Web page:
...an enchanting prequel ... The magic in these endearing witches is in their everydayness. They cope with high-school mean girls, apply to college, play music and oh yes, can hear each other’s thoughts, move furniture with their minds and are unable to sink in water. Like every human being, the witches are doomed to lose the ones they love most. This is the kind of book you race through, then pause at the last 40 pages, savoring your final moments with the characters. Hoffman has conjured up another irresistible novel in The Rules of Magic.
...reading it was like being caught in a current, floating along with a river's twists and turns, glimpsing familiarity and difference in varied measure before tumbling into something like the sea. I kept reading, not because I wanted to reach the end, but because I wanted to dwell in the honey-light of Hoffman's words. I wanted to hold these characters' hands ... I was sometimes confused by how often do no harm came up as an exhortation or a plot point, when by any conceivable metric the Owens siblings do harm people — and themselves — with magic all the time. Trying to puzzle a consistency out of the magic use was a bit like trying to bottle up the river with a sieve, so for the most part I shrugged it off and just lay back into the current. But overall, the tug of the familiar and the enchantment of the new are the rule to which the above were exceptions. Hoffman's prose is as tender, dreamy and sweet as ever, laced with the sting of vinegar and broken glass ... The Rules of Magic shows that sometimes the work you do comes back to you threefold — and sometimes you go back to the work you've done, and unfold three times more color from it.
Their story is set in the 1960s, and Hoffman weaves cultural and historical references into the novel. It’s the summer solstice meets the 'Summer of Love'; spells and potions and superstition rub elbows with riots and music festivals and bellbottoms. Hoffman handles this commingling beautifully, and the fact that her fantasy is grounded in reality makes it feel grittier and more tangible. The Rules of Magic fills in the blanks for Practical Magic fans, but it works perfectly as a standalone as well. It’s clear why Hoffman is a favorite for fantasy readers: She creates interesting mythologies; she’s able to weave magic into the modern world; and she alludes to the magical properties of herbs and everyday items without overexplaining them and overcomplicating her narratives.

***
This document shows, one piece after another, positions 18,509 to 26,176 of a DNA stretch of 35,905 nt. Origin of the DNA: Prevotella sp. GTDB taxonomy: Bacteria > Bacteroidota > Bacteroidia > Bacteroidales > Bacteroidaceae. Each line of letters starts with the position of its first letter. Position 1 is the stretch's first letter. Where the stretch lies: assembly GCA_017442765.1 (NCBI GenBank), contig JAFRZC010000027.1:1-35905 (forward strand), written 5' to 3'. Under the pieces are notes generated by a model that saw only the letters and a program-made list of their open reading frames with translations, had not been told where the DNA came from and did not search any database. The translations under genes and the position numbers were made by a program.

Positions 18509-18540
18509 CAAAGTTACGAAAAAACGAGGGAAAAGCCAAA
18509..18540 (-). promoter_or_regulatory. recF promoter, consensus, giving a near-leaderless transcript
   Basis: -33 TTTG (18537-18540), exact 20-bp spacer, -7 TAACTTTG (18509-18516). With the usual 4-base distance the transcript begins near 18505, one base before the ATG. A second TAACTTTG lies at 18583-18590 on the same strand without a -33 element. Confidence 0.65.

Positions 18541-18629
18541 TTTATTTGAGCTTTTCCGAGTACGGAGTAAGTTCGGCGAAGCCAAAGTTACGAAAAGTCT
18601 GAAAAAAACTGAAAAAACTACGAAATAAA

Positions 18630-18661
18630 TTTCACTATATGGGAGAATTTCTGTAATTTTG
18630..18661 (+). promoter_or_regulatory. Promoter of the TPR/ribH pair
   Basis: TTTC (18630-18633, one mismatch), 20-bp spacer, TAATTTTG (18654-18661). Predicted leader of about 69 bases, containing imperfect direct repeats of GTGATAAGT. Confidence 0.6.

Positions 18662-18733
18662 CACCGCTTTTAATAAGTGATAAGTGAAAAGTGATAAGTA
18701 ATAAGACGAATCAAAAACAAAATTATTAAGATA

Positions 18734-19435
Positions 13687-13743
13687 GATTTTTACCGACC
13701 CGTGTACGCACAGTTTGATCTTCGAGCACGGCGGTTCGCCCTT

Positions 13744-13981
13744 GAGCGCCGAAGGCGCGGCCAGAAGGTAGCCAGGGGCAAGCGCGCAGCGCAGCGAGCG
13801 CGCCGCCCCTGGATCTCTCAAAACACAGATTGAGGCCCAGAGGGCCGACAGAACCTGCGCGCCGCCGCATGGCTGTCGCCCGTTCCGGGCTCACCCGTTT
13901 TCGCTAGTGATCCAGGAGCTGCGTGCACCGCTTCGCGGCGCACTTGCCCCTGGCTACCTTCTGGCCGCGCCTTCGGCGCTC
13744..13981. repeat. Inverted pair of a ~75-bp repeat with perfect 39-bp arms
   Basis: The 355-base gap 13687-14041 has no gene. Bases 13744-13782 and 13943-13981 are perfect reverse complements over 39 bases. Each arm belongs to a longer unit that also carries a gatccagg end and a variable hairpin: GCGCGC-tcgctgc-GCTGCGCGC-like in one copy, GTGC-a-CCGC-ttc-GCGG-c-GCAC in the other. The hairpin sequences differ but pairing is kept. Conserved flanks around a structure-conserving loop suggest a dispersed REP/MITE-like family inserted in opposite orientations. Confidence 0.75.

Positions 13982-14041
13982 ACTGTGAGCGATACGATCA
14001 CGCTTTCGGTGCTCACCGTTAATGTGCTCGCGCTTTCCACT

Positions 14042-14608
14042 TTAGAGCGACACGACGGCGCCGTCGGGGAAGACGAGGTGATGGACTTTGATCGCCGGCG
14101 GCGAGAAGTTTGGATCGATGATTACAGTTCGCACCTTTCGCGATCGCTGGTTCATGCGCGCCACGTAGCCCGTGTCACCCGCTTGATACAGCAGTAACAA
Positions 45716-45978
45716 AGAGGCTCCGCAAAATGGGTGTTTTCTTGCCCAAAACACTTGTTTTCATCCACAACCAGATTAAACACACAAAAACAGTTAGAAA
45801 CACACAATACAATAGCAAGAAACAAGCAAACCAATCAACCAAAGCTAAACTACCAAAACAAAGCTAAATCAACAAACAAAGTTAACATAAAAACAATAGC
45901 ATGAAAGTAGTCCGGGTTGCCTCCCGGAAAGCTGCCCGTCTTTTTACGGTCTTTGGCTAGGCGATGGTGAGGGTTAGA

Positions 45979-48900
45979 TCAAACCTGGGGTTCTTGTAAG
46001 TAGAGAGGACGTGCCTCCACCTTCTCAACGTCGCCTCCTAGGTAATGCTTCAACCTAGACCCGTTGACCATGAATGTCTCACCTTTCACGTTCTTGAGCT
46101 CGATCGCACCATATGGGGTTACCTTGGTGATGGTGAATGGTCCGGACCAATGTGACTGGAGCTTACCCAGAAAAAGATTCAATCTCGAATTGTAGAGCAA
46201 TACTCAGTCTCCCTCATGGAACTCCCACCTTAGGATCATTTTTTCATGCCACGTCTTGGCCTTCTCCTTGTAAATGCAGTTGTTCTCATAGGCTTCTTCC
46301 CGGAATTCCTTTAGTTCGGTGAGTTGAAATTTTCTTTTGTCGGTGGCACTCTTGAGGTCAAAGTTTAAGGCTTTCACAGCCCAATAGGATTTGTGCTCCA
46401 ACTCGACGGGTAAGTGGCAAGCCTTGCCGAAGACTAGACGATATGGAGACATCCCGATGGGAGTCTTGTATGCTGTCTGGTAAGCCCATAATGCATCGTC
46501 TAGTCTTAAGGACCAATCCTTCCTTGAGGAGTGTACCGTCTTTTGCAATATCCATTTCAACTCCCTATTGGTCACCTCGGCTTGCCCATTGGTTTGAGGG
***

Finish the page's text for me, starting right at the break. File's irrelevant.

[Hoffman] delivers a gift sure to enchant ... the story unfolds in romantic and magical ways against the backdrop of 1960s, with the Stonewall riot, LSD in Central Park, Bob Dylan and Vietnam all making appearances. Hoffman will keep you guessing until the very end of the book how the Practical Magic generation fits in, a clever, heartbreaking finale.
It’s tough to top a dead body in a car, the event that drove the plot in Practical Magic, and Hoffman doesn’t try. Instead she goes for historical sweep, setting the Owens siblings’ saga against the backdrop of real events like the Vietnam War, San Francisco’s Summer of Love and the Stonewall riots. But this is a novel that begins with the words, 'Once upon a time,' and its strength is a Hoffman hallmark: the commingling of fairy-tale promise with real-life struggle. The Owens children can’t escape who they are. Like the rest of us, they have to figure out the best way to put their powers to use.
Readers who grew up with Lemony Snicket’s Baudelaire children, or those who enjoyed the magical intrigue of Lev Grossman’s Magicians trilogy, will adore this enchanting, engrossing, and exhilarating novel.
Being an adolescent is hard under the best of circumstances — growing up as a witch in the 1960s poses even more than the ordinary challenges ...the premise of Alice Hoffman’s latest novel, The Rules of Magic, which takes us through the formative and adult years of Franny, Jet and Vincent Owens... Hoffman exhibits her deft touch for making characters we can care about, even if not all of them are likable. ranny is the undisputed leader, her responsible side warring with what she really wants in her heart. Readers will find it hard not to feel sorry for the limits she puts on her life ...a lovely story about a family, warts and all — even if those warts are magically different from the ups and downs of a more traditional family.
The almost supernaturally prolific American author Alice Hoffman has taken a busman’s holiday this year to pen a little fan fiction: a prequel to her own bestselling novel Practical Magic … Hoffman has a soothing touch, so we quickly get over the various horrific tragedies with which her latest book is littered – any one of which would pole-axe us personally for life. It’s all the great circle of death, we comfort ourselves, as we stroll through the scented garden of Hoffman’s prose.
No one's more confident or entertaining than Hoffman at putting across characters willing to tempt fate for true love. Real events like the Vietnam draft and Stonewall uprising enter the characters' family history as well as a stunning plot twist—delivering everything fans of a much-loved book could hope for in a prequel.
Hoffman delights in this prequel to Practical Magic ... Hoffman’s novel is a coming-of-age tale replete with magic and historical references to the early witch trials. The spellbinding story, focusing on the strength of family bonds through joy and sorrow, will appeal to a broad range of readers.